The node module that nearly broke me

LDAP has always been one of those services I really struggled with. Having been developed in 1993 has definitely aged but is so powerful it has stood up against the test of time and aged well. The last few days I have been wrestling with a node module called LDAPJS It can be used to create a SLAPD server in Node or can be used to as a client to query an existing SLAPD server; this is what I wanted to do.

I need/needed a way to check that an account exists in our directory. Usually in bash this is done by using ldapsearch and I did find a module that seemed to be the Node equivalent simple-ldap-search. I tried to use it but found that the documentation was lacking and I had seen that it was actually just a wrapper on top of LDAPJS and that’s where my painful adventure started.

Don’t get me wrong but has documentation that I found was as easy to read as a MAN page, but that’s probably just me. That’s why I wanted to write this, to shed some light on how I actually went about implementing it. Of course all of the code can be found at this repository anyway.

Getting started

You’ll need this to get started. We’re just imported LDAPJS and then creating a client variable that we can use to access methods such as add, modify, search. Note, the TLS options are only necessary if you’re planning to run over ldaps:// (the secure method), else you’ll be running on ldap:// and port 389.

var ldap = require('ldapjs'); var client = ldap.createClient({ url: 'ldaps://', reconnect: true, tlsOptions: { host: '', port: '636', ca: [fs.readFileSync(.../] } });

The next this to do is create your connection that you can query over using bind(). Just give it an account that can scan the directory and it’s password (I’m sure I don’t to tell you to not put the password in plaintext in the function).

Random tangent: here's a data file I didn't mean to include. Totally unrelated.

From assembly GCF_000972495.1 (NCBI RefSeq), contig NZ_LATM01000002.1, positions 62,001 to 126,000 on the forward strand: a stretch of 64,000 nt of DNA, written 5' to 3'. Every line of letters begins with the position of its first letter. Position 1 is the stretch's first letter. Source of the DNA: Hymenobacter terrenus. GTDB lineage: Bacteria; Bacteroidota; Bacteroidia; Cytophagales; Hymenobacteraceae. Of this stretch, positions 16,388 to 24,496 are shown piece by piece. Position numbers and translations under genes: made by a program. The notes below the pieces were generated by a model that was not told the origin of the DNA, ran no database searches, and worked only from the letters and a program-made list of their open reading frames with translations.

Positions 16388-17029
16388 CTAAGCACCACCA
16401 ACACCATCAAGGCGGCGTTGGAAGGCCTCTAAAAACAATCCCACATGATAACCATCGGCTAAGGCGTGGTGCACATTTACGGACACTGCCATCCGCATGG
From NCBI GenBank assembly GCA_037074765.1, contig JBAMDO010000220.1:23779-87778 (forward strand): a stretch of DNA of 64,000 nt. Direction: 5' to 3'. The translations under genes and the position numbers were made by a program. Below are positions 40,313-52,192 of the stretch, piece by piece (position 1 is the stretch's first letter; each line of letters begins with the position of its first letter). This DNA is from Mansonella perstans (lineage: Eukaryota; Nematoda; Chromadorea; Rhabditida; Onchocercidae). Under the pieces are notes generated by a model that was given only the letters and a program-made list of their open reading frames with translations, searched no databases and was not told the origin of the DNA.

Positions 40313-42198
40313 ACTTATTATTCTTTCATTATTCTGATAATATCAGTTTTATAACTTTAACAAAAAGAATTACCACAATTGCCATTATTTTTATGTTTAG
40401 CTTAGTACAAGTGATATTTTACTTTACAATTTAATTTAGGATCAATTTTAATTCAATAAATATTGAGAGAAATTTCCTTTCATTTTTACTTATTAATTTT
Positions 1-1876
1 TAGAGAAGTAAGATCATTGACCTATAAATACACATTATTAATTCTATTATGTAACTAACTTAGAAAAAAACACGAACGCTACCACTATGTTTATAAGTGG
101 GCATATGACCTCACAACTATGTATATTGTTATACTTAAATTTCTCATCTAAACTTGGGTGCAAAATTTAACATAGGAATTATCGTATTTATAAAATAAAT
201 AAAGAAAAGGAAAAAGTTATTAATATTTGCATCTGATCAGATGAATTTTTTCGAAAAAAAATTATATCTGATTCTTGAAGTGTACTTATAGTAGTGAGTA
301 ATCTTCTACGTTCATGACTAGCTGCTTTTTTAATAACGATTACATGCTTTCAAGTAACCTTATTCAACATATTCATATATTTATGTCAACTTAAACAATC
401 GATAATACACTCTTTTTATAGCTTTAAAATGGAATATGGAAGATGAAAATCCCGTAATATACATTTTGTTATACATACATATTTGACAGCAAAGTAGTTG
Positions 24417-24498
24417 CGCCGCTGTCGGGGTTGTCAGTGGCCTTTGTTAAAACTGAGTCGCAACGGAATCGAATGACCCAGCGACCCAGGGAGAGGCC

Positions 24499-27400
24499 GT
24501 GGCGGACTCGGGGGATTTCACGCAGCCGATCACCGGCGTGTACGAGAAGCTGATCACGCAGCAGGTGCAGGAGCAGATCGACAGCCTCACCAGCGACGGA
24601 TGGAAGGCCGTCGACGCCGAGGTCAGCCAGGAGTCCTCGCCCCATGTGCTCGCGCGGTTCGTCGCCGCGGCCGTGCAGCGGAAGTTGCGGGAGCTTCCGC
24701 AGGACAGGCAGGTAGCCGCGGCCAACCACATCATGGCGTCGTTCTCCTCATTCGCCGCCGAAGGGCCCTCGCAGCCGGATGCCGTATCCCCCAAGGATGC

client.bind('cn=admin,', 'password', function(err) { if (err) console.log(err); });

Now we can go and make a query on the directory using search. We do need to give a good few more options but some of them can be left out.

First off, the search options.

  • Scope defines from where LDAPJS should consider entries to count, for example: if we want to scan for accounts under ou=users and not accounts under ou=users and in-line in with ou=people; sub just means it scans for entries under the search base defined.
  • Filter defines what the entries have to have to be counted and returned.
  • Attributes allows us to decide what details are returned for SLAPD, for example: we can return the accounts ID, UID, GID, firstname, lastname, you get the gist.

Within the search function we pass in 3 arguments. The search base, DN and search options I mentioned. The entry will be given in res.on(‘searchEntry’… and accessible via entry.

var searchOptions = { scope: 'sub', filter: '(uid=conor)', attributes: ['uid'] },, searchOptions, function(err, res) { if (err) { console.log('Error occurred while ldap search'); } else { res.on('searchEntry', function (entry) { // If the member exists in ldap with that username if (entry.object) console.log(member.MemberID + " Exists"); return true; }); // Returns long log on the connection res.on('end', function (result) { console.log('Result is', result); }); } // Member is not in LDAP return false; });

Then don’t forget to unbind!

client.unbind(function(err) { if (err) console.log(err); });

It may not seem it but that took me a few hours to get my head around. I’m glad I stuck at it though because now I have a really good understanding of how LDAP actually communicates. I’m thinking about what else I can use with it.. maybe a discord bot? Stay tuned for more!